Installation: The instructions say to install this under the sink that is furthest from the water heater, or that takes the longest to get hot water. I chose to put it under my kitchen sink, because that is the only sink where I already had an electric outlet under the sink. Installation was easy but still took about an hour because working under a sink is always slow.
Operation: Once installed, I pushed the button, the pump ran for ~45 seconds. When the pump shut off, I turned on the hot water and had hot water flowing essentially instantly! Gotta love this. BTW: it used to take about 2 minutes of running the water to get hot water to this sink. I will comment here that the pump is fairly loud. It sounds similar to a small vacuum cleaner running under your sink.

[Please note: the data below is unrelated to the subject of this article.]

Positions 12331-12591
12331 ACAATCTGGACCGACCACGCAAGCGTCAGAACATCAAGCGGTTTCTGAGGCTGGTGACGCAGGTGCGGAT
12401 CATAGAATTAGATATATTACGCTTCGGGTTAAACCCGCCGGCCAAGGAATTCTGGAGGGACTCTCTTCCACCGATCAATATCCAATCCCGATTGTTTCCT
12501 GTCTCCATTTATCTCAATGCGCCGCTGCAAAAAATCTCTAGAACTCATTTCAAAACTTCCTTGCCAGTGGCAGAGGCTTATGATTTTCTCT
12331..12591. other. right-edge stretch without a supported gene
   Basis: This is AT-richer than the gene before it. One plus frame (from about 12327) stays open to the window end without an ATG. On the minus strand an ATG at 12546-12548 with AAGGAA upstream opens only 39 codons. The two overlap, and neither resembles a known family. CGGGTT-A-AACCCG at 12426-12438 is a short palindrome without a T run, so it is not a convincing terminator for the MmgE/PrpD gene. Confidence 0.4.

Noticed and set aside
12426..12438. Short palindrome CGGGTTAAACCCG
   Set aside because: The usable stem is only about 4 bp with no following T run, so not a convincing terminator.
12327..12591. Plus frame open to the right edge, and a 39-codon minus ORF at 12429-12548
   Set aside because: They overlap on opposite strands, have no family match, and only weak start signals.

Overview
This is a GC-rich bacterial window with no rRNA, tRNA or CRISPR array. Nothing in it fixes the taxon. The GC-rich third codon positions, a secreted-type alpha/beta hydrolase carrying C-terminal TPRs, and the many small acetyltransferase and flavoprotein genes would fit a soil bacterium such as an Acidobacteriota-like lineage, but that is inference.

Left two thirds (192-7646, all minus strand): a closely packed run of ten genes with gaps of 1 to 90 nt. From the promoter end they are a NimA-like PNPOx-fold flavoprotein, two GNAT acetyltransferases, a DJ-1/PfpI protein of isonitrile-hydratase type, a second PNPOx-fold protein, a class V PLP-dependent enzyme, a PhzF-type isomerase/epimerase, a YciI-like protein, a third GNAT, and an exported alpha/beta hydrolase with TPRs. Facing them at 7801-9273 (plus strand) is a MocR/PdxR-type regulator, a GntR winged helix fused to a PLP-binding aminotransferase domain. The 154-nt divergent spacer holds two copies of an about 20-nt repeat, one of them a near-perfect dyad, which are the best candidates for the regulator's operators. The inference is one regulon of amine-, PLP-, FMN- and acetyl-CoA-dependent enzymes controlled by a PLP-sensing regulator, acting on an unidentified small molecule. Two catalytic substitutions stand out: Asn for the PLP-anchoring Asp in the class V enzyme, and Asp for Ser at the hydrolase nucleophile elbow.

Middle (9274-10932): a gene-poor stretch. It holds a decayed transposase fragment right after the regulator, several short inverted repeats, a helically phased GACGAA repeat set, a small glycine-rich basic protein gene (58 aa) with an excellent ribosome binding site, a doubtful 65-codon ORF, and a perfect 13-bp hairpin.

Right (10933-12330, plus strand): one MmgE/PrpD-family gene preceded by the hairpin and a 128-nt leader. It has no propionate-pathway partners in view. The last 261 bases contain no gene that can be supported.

Automation: It has been my intent all along to hook this unit into my Insteon home automation system so I can trigger it from anywhere in the house. I disconnected the included switch and hooked the wires to an Insteon momentary contact switch and plugged this in under the sink. From my home computer, I programmed a button on the kitchen keypad, as well as the light switch in my master closet to trigger the Insteon momentary contact. It turns out that I am having some technical difficulties with my kitchen keypad, so cannot seem to get that to work, but...when I double click the off switch of my master closet light I am rewarded with the sound of the pump running in the kitchen. Once the pump has shut off it now only takes 45 seconds of running the water in my shower to get hot water, instead of the prior 2.5 minutes. This is not perfect, but is a big improvement and did not require any electrical permits! Now I just have to deal with that kitchen keypad.